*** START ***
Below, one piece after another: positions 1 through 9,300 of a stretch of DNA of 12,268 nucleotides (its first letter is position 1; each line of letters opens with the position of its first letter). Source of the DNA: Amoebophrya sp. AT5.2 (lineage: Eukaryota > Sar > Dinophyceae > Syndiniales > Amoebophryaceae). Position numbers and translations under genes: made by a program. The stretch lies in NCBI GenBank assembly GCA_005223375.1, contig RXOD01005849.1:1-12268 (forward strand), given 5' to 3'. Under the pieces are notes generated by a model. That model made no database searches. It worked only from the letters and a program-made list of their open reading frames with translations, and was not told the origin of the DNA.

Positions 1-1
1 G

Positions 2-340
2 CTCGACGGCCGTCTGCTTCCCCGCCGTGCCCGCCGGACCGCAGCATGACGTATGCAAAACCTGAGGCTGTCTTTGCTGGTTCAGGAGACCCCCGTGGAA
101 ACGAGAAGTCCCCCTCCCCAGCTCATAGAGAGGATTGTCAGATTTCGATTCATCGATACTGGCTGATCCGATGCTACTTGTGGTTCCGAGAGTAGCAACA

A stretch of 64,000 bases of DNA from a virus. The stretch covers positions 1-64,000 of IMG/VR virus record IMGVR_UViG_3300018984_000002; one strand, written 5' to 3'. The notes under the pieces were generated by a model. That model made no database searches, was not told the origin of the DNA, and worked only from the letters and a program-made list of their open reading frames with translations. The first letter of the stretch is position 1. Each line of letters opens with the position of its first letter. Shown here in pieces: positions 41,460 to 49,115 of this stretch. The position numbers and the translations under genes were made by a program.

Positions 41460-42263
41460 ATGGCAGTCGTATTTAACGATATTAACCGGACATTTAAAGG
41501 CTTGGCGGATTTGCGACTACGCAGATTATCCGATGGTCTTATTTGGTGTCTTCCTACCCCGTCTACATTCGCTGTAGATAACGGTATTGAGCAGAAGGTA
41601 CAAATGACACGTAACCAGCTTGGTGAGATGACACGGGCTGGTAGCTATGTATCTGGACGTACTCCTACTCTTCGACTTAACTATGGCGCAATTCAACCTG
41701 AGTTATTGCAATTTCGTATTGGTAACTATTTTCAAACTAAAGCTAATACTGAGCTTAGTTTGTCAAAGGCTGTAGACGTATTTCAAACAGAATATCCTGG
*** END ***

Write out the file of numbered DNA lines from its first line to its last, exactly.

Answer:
Below, one piece after another: positions 1 through 9,300 of a stretch of DNA of 12,268 nucleotides (its first letter is position 1; each line of letters opens with the position of its first letter). Source of the DNA: Amoebophrya sp. AT5.2 (lineage: Eukaryota > Sar > Dinophyceae > Syndiniales > Amoebophryaceae). Position numbers and translations under genes: made by a program. The stretch lies in NCBI GenBank assembly GCA_005223375.1, contig RXOD01005849.1:1-12268 (forward strand), given 5' to 3'. Under the pieces are notes generated by a model. That model made no database searches. It worked only from the letters and a program-made list of their open reading frames with translations, and was not told the origin of the DNA.

Positions 1-1
1 G

Positions 2-340
2 CTCGACGGCCGTCTGCTTCCCCGCCGTGCCCGCCGGACCGCAGCATGACGTATGCAAAACCTGAGGCTGTCTTTGCTGGTTCAGGAGACCCCCGTGGAA
101 ACGAGAAGTCCCCCTCCCCAGCTCATAGAGAGGATTGTCAGATTTCGATTCATCGATACTGGCTGATCCGATGCTACTTGTGGTTCCGAGAGTAGCAACA

A stretch of 64,000 bases of DNA from a virus. The stretch covers positions 1-64,000 of IMG/VR virus record IMGVR_UViG_3300018984_000002; one strand, written 5' to 3'. The notes under the pieces were generated by a model. That model made no database searches, was not told the origin of the DNA, and worked only from the letters and a program-made list of their open reading frames with translations. The first letter of the stretch is position 1. Each line of letters opens with the position of its first letter. Shown here in pieces: positions 41,460 to 49,115 of this stretch. The position numbers and the translations under genes were made by a program.

Positions 41460-42263
41460 ATGGCAGTCGTATTTAACGATATTAACCGGACATTTAAAGG
41501 CTTGGCGGATTTGCGACTACGCAGATTATCCGATGGTCTTATTTGGTGTCTTCCTACCCCGTCTACATTCGCTGTAGATAACGGTATTGAGCAGAAGGTA
41601 CAAATGACACGTAACCAGCTTGGTGAGATGACACGGGCTGGTAGCTATGTATCTGGACGTACTCCTACTCTTCGACTTAACTATGGCGCAATTCAACCTG
41701 AGTTATTGCAATTTCGTATTGGTAACTATTTTCAAACTAAAGCTAATACTGAGCTTAGTTTGTCAAAGGCTGTAGACGTATTTCAAACAGAATATCCTGG